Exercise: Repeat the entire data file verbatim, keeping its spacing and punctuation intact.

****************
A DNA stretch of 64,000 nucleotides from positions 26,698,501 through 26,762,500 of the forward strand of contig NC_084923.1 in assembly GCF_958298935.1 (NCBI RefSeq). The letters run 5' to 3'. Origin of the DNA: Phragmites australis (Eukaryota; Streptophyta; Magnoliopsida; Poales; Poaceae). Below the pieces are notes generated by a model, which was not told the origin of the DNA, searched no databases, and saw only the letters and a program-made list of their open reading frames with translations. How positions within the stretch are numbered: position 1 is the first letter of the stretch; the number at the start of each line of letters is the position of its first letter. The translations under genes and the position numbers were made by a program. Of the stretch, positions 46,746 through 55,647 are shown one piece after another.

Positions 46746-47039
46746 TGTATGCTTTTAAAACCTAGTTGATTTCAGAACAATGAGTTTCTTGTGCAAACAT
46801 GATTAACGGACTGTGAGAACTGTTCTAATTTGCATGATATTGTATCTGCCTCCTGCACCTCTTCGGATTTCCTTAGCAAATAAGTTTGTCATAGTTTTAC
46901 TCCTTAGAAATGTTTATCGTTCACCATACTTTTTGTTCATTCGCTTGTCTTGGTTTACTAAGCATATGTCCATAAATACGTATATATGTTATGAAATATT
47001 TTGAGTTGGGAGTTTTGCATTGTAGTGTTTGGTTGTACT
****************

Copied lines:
A DNA stretch of 64,000 nucleotides from positions 26,698,501 through 26,762,500 of the forward strand of contig NC_084923.1 in assembly GCF_958298935.1 (NCBI RefSeq). The letters run 5' to 3'. Origin of the DNA: Phragmites australis (Eukaryota; Streptophyta; Magnoliopsida; Poales; Poaceae). Below the pieces are notes generated by a model, which was not told the origin of the DNA, searched no databases, and saw only the letters and a program-made list of their open reading frames with translations. How positions within the stretch are numbered: position 1 is the first letter of the stretch; the number at the start of each line of letters is the position of its first letter. The translations under genes and the position numbers were made by a program. Of the stretch, positions 46,746 through 55,647 are shown one piece after another.

Positions 46746-47039
46746 TGTATGCTTTTAAAACCTAGTTGATTTCAGAACAATGAGTTTCTTGTGCAAACAT
46801 GATTAACGGACTGTGAGAACTGTTCTAATTTGCATGATATTGTATCTGCCTCCTGCACCTCTTCGGATTTCCTTAGCAAATAAGTTTGTCATAGTTTTAC
46901 TCCTTAGAAATGTTTATCGTTCACCATACTTTTTGTTCATTCGCTTGTCTTGGTTTACTAAGCATATGTCCATAAATACGTATATATGTTATGAAATATT
47001 TTGAGTTGGGAGTTTTGCATTGTAGTGTTTGGTTGTACT